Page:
“The residence of the Molele is (or was) in the broken and wooded country about Mounts Hood and Vancouver, They were never very numerous, and have suffered much of late from various diseases, particularly the ague-fever [malaria]. in 1841 they numbered but twenty individuals; several deaths took place while we were in the country, and the tribe is probably, at present, nearly or quite extinct.” (214).
In the philology section, Hale writes of the Molele language that it was collected from a single individual and therefore may have errors (561). It may be that this single individual is the only informant Hale had for the Molele/Molalla and his description suggests it was collected by someone else. The vocabulary is the letter “P” in the vocabulary list (570-).
When anthropologists and Linguists adhere to these early assumptions about tribal migration and territory, based on little or no evidence, then it is a problem. Each generation of scientists needs to critically reevaluate the theories of the past to determine whether they are still valid. This really become an issue when tribal peoples, those who have been heavily colonized and have found the political space to recover as a tribal government, simply accept the erroneous assumptions of the past. They then become colonized and colonizing regarding the former tribal territories of the tribe. Newly restored tribal governments really need to be heavily critical of the assumptions of those who worked on behalf of the United States federal government to determine “why” such decisions were made, “who” made them, and “for what purpose”. Besides the fact that many early anthropologists really did not know much about the tribes, many early research methods were biased and inexact.
In addition, most early scientists did not access native perspectives, and so tribal culture and knowledge is then a new perspective that can add significant depth of understanding to the original fieldwork of many past projects. Reanalysis in a critical perspective, as well as adding new ideas, no theories from people with new or traditional perspectives can yield new understandings about the tribal cultures of the past.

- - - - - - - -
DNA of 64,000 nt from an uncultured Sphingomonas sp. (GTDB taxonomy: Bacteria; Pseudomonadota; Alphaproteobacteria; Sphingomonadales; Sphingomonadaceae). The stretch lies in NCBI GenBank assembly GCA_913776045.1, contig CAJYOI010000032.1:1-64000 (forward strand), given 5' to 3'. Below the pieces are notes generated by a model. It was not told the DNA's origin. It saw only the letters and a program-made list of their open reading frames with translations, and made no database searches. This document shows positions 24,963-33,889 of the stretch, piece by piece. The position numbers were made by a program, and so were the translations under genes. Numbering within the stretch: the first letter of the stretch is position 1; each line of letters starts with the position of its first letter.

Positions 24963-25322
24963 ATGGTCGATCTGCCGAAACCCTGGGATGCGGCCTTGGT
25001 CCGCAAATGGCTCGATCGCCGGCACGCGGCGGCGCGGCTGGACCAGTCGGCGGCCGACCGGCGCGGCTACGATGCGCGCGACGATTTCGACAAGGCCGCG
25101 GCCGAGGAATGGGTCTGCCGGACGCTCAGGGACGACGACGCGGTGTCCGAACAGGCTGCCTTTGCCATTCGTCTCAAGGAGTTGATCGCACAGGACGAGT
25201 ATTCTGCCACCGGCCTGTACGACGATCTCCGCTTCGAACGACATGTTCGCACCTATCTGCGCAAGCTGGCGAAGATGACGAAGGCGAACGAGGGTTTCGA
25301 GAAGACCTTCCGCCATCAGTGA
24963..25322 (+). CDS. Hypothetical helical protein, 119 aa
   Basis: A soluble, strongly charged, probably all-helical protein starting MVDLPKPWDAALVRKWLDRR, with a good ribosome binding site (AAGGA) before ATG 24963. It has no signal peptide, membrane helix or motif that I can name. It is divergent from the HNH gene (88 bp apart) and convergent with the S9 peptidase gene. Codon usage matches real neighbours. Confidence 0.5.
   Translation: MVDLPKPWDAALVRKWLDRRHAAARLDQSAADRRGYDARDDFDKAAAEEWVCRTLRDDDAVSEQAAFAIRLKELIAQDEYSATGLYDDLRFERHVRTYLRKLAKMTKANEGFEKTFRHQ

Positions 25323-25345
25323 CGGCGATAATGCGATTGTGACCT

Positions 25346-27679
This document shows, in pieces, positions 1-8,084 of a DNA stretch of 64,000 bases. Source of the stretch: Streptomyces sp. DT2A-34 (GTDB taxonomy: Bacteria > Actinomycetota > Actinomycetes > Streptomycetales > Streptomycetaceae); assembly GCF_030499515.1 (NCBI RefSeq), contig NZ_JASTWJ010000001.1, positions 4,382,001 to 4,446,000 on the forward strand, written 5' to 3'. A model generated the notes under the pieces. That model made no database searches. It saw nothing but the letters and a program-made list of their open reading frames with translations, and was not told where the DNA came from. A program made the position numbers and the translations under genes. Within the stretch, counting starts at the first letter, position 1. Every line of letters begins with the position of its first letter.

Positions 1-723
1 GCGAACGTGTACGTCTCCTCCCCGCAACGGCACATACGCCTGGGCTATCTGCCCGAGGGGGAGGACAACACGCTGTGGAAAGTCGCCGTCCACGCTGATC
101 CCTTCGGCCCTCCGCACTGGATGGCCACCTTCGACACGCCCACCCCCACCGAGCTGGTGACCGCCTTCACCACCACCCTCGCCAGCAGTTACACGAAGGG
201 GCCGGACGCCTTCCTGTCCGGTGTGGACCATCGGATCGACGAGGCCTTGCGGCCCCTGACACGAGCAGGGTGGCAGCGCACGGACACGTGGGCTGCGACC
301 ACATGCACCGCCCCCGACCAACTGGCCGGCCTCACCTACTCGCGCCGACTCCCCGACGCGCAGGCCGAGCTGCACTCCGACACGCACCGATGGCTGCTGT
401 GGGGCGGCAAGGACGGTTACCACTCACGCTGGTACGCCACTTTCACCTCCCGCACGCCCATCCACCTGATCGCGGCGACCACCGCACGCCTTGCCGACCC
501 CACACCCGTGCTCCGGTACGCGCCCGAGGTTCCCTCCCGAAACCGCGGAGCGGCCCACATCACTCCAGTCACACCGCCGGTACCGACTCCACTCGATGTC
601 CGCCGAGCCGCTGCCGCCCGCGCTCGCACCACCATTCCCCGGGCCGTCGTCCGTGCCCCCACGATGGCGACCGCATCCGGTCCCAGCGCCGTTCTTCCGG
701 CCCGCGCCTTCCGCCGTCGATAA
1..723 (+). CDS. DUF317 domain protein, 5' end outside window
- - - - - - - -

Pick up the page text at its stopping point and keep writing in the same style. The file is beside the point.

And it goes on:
This is far from a definitive study. I encourage others to take this short investigation and expand it. The more we identify the problem areas of the science the more useful it will be to us to solve future problems.
The bibliography or part of that I used for my Ph.D. studies contains many critical studies of anthropology.
Althusser, L. and E. Balibar. Reading ‘Capital’. London, NLB, 1977.
Bieder, R. E. Science encounters the Indian, 1820-1880: the early years of American Ethnology. Norman, University of Oklahoma Press, 1986.
Biolsi, T. and L. J. Zimmerman. Indians and Anthropologists : Vine Deloria, Jr., and the critique of anthropology. Tucson, University of Arizona Press, 1997.
Biolsi, T. and L. J. Zimmerman. Indians and Anthropologists : Vine Deloria, Jr., and the critique of anthropology. Tucson, University of Arizona Press, 1997.
Blaut, J. M. The colonizer’s model of the world: geographical diffusionism and Eurocentric history. New York, Guilford Press, 1993.
Churchill, W. Struggle for the land: indigenous resistance to genocide, ecocide, and expropriation in contemporary North America. Monroe, Me., Common Courage Press, 1993.
Churchill, W. Indians are us? : culture and genocide in native North America. Monroe, Me., Common Courage Press, 1994.
Churchill, W. From a native son: selected essays in indigenism, 1985-1995. Boston, Mass., South End Press, 1996.
Churchill, W. A little matter of genocide: holocaust and denial in the Americas, 1492 to the present. Winnipeg, Arbeiter Ring Pub., 1998.